Republican presidential candidates are having fun with all this. Marco Rubio,who last year sided with Uber over regulators in Miami, accused Mrs. Clinton of trying to “regulate 21st-century industries with 20th-century ideas.” Jeb Bushpointedly traveled by Uber for his visit to Thumbtack, a Silicon Valley startup. Meanwhile, Rand Paul says he would like our government to adopt the Uber model—more information and customer ratings—while Ted Cruz says his campaign will be as disruptive of politics-as-usual as Uber is of old business models.
At the state of Florida level, state Senator Jeff Brandes is preparing to take down the PTC again.
Led by state Sen. Jeff Brandes, a Republican from St. Petersburg, lawmakers have contemplated a number of bills over the past two sessions that would prevent local governments from over-regulating the ride-sharing companies. One pitched last session would have created a statewide regulatory framework for the companies that might have eliminated the local regulations constraining the companies. But the bills failed to pass.

Efforts by some state lawmakers over the years to eliminate the PTC altogether and hand the regulatory duties over to county officials have also failed. Brandes says he is determined to try again when the Legislature meets in August.
“There’s no reason for the PTC to exist,” he says. “It’s a red-tape factory.”

The commission’s regulation of Uber and Lyft limits opportunities for people wanting to earn extra cash and stymies innovation, he says. No other county in the state has an agency like the PTC.
Hillary, de Blasio, and the PTC are working against new transportation and work choices, while protecting the taxi industry, which they avoid in their chauffeur driven limos and SUVs.

They are the new Agents for the Status Quo, protecting a favored industry, the taxi club, who donates back to the Agents for the Status Quo for campaign donations. Yet another circle of money they use against the rest of us.

This not a right vs. left issue. David Plouffe, formerly Obama's campaign manager, is working for Uber. Hillary and de Blasio are on the left, but much of the Hillsborough PTC leadership are Republicans.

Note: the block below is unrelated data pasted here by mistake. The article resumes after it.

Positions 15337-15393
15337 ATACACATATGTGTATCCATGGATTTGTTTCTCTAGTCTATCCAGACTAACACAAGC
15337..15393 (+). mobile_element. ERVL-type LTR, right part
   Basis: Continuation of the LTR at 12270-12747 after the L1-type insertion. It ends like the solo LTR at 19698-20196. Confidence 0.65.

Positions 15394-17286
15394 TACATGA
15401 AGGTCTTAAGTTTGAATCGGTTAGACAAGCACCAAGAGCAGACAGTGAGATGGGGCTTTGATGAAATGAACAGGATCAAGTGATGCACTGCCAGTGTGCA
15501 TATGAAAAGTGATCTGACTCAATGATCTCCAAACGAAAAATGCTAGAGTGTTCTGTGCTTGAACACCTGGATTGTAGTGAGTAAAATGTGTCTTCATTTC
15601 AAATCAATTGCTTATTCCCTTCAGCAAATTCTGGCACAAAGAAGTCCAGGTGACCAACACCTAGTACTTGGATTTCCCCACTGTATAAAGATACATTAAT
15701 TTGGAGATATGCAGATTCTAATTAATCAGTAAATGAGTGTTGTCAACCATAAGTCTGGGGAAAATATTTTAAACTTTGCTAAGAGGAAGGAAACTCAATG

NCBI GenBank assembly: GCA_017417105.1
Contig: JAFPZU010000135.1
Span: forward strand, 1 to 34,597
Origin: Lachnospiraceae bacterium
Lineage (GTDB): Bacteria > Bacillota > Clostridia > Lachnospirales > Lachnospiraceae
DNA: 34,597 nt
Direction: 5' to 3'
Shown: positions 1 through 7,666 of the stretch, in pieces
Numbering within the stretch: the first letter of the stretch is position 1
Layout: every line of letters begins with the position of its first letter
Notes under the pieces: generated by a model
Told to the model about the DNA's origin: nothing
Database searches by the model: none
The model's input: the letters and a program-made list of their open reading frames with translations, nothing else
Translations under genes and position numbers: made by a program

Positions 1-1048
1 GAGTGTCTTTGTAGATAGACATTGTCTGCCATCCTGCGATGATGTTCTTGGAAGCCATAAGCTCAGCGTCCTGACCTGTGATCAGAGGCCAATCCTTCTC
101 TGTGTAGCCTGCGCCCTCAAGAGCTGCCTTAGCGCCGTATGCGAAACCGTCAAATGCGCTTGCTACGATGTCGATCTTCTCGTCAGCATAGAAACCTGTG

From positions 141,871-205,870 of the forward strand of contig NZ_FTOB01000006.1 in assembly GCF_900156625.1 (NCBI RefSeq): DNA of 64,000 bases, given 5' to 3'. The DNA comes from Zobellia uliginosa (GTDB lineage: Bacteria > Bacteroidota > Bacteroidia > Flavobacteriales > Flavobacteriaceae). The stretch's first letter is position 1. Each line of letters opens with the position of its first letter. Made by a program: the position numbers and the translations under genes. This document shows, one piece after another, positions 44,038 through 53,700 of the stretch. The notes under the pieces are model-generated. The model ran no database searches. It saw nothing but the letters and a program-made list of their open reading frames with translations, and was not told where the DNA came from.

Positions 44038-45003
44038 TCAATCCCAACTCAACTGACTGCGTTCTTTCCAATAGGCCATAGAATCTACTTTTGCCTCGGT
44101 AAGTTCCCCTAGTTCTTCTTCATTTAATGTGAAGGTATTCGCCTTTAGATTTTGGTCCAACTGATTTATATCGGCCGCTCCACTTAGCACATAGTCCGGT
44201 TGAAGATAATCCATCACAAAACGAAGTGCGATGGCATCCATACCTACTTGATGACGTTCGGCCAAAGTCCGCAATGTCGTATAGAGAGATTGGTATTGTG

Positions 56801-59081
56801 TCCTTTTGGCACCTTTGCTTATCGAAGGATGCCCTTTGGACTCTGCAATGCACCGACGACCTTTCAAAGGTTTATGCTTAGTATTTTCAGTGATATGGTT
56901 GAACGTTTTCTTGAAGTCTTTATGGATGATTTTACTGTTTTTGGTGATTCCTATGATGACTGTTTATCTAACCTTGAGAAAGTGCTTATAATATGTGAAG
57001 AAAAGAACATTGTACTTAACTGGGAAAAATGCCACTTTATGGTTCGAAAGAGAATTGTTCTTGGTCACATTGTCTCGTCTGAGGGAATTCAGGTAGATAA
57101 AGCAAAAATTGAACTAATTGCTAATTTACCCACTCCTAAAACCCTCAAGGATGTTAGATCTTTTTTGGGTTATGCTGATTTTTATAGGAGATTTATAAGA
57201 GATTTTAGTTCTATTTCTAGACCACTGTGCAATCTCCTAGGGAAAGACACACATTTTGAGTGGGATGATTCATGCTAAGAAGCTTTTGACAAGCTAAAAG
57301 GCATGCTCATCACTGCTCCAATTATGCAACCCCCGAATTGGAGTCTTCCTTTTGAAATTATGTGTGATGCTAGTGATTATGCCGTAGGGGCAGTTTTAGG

Locally, the Hillsborough Commissioners have started the process to sell us on a new sales tax to improve transportation. Yet three Republican commissioners on the PTC board - Ken Hagan, Victor Crist, and Al Higginbothom, seem to spend more effort trying to run Uber and Lyft out of town than they are exerting political leadership on the flawed GoHillsborough plan.

The left hand does not know what the right hand is doing.

Meanwhile, Uber continues to invest in the state of Florida, having just announced their Miami headquarters.

One of the world's leading tech innovators, Uber, is investing in Miami where they are allowed to operate, rather than locally in Tampa, where we talk about Innovation Alliances and Destinations. But won't walk the walk.

Uber noticed. Will others innovators notice?

If the Republicans were smart, they'd start to use this "gig economy" with Uber and Lyft as an issue at the national level, since it is a favorite of millennials. Hillary won't be able to defend her position with more dissembling. Then perhaps millennials will listen to who's really pro-innovation, and who's the Agent for the Status Quo.  Hopefully our local sheep politicians will then get the message and stop acting as enemies of the future.

Is Uber the future? Let's find out.
“Throughout history, poverty is the normal condition of man. Advances which permit this norm to be exceeded — here and there, now and then — are the work of an extremely small minority, frequently despised, often condemned, and almost always opposed by all right-thinking people. Whenever this tiny minority is kept from creating, or (as sometimes happens) is driven out of a society, the people then slip back into abject poverty.
This is known as "bad luck.”

Robert A. Heinlein